Her first column, written under the moniker "The Girl in the Green Scarf" (we're supposed to ignore the sexist language) becomes an international sensation, and that fame makes it hard for her to hide from her debt-ridden past. I'm not spoiling anything. The way this is structured, you know there'll be a moment of truth. Along the way, you hope that funny situations, clever lines, and interesting character interaction will put some meat on these fashion bones, but "Confessions of a Shopaholic" just doesn't rank with the heavyweights of romantic comedy, and for this there's enough blame to go around. There wasn't much chemistry between the romantic leads, and John Goodman and Joan Cusack seemed bizarre choices to play Rebecca's parents, with neither of the actors able to do much with their roles. And Alette (Kristin Scott Thomas) isn't nearly as fearsome as the top fashion dog in "The Devil Wears Prada" or "Ugly Betty." Even John Lithgow as a suit seems like he's going through the motions, and it's because of the lines and scenes, not his acting ability. Look for Lynn Redgrave to liven things up as a cheery drunk at a dance, and get ready to laugh your tokus off when the stars try a Latin dance and Rebecca gets a little slap-happy with her Spanish fan. But there aren't enough moments like that to make this more of a delight than a drudgery.

I didn't see any artifacts or excessive processing in the AVC/MPEG-4 transfer, which offers sharp detail, bright colors (sometimes a little too bright), and black levels that are a little wanting in spots. The level of 3-dimensionality is average for a Blu-ray, and that's pretty much how I'd describe the overall picture quality. "Confessions of a Shopaholic" is presented in 2.40:1 aspect ratio.

So much of the English DTS-HD 5.1 (48kHz/24-bit) featured soundtrack is center-speaker heavy that when the rear effects speakers do kick in, they draw attention to themselves. Ambient noise isn't exactly believable, though that's probably in the sound mix rather than the transfer. Dialogue is crisp and clear, but this isn't a dynamic audio track. Neither, of course, are the French and Spanish Dolby Digital 5.1 options. Subtitles are in English SDH, French, and Spanish. As with the visuals (and the film itself), it's a pretty average presentation.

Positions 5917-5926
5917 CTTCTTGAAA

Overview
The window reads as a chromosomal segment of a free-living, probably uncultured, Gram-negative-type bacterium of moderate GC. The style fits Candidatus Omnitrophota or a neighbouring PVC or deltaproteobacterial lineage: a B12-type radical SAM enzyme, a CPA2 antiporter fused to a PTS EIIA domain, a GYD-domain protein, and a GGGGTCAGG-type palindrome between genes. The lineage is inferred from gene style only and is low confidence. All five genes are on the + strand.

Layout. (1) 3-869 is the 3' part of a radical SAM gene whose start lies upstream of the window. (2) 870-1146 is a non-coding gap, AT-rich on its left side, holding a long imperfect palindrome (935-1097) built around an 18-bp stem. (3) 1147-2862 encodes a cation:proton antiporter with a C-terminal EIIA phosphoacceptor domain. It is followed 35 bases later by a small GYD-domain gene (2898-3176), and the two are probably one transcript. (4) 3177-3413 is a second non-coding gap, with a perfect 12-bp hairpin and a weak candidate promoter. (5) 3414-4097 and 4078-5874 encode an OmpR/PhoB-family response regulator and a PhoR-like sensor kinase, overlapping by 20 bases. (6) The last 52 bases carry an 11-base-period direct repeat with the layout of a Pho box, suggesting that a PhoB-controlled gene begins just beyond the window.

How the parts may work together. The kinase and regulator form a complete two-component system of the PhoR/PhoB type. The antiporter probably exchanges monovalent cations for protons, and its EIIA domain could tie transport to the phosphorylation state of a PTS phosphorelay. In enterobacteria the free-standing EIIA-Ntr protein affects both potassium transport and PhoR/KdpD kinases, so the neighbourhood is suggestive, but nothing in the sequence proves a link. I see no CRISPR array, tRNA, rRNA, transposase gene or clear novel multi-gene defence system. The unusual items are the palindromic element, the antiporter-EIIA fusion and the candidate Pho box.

Aside from a Digital Copy, there aren't a whole lot of extras, and when that happens you have to wonder if no one wanted to talk about it, if they knew that the final result wasn't exactly a masterpiece. There are roughly six and a half minutes of deleted scenes, two minutes of bloopers, three music videos ("Accessory" by Jordyn Taylor, "Takes Time to Love" by Trey Songz, and "Stuck with Each Other" by Shontelle and Akon), and six mini features: "Wardrobe by Patricia Field" (3 min.), "Temple of Shopping" (2.5 min.), "The Green Scarf" (1.5 min.), "New York Fashion Central" (2.5 min.), "Sample Sale Madness" (2 min.), and "Window Shopping" (2 min.). For shopaholics, there's also a $10.00 fashion cash card (while supplies last) that can be used as a $10 off coupon on an order from a fashion store that's out of my price range.

Bottom Line:
Isla Fisher gives it all she's got, and Hugh Dancy does his best, but the parts never come together to make "Confessions of a Shopaholic" a zinger of a romantic comedy.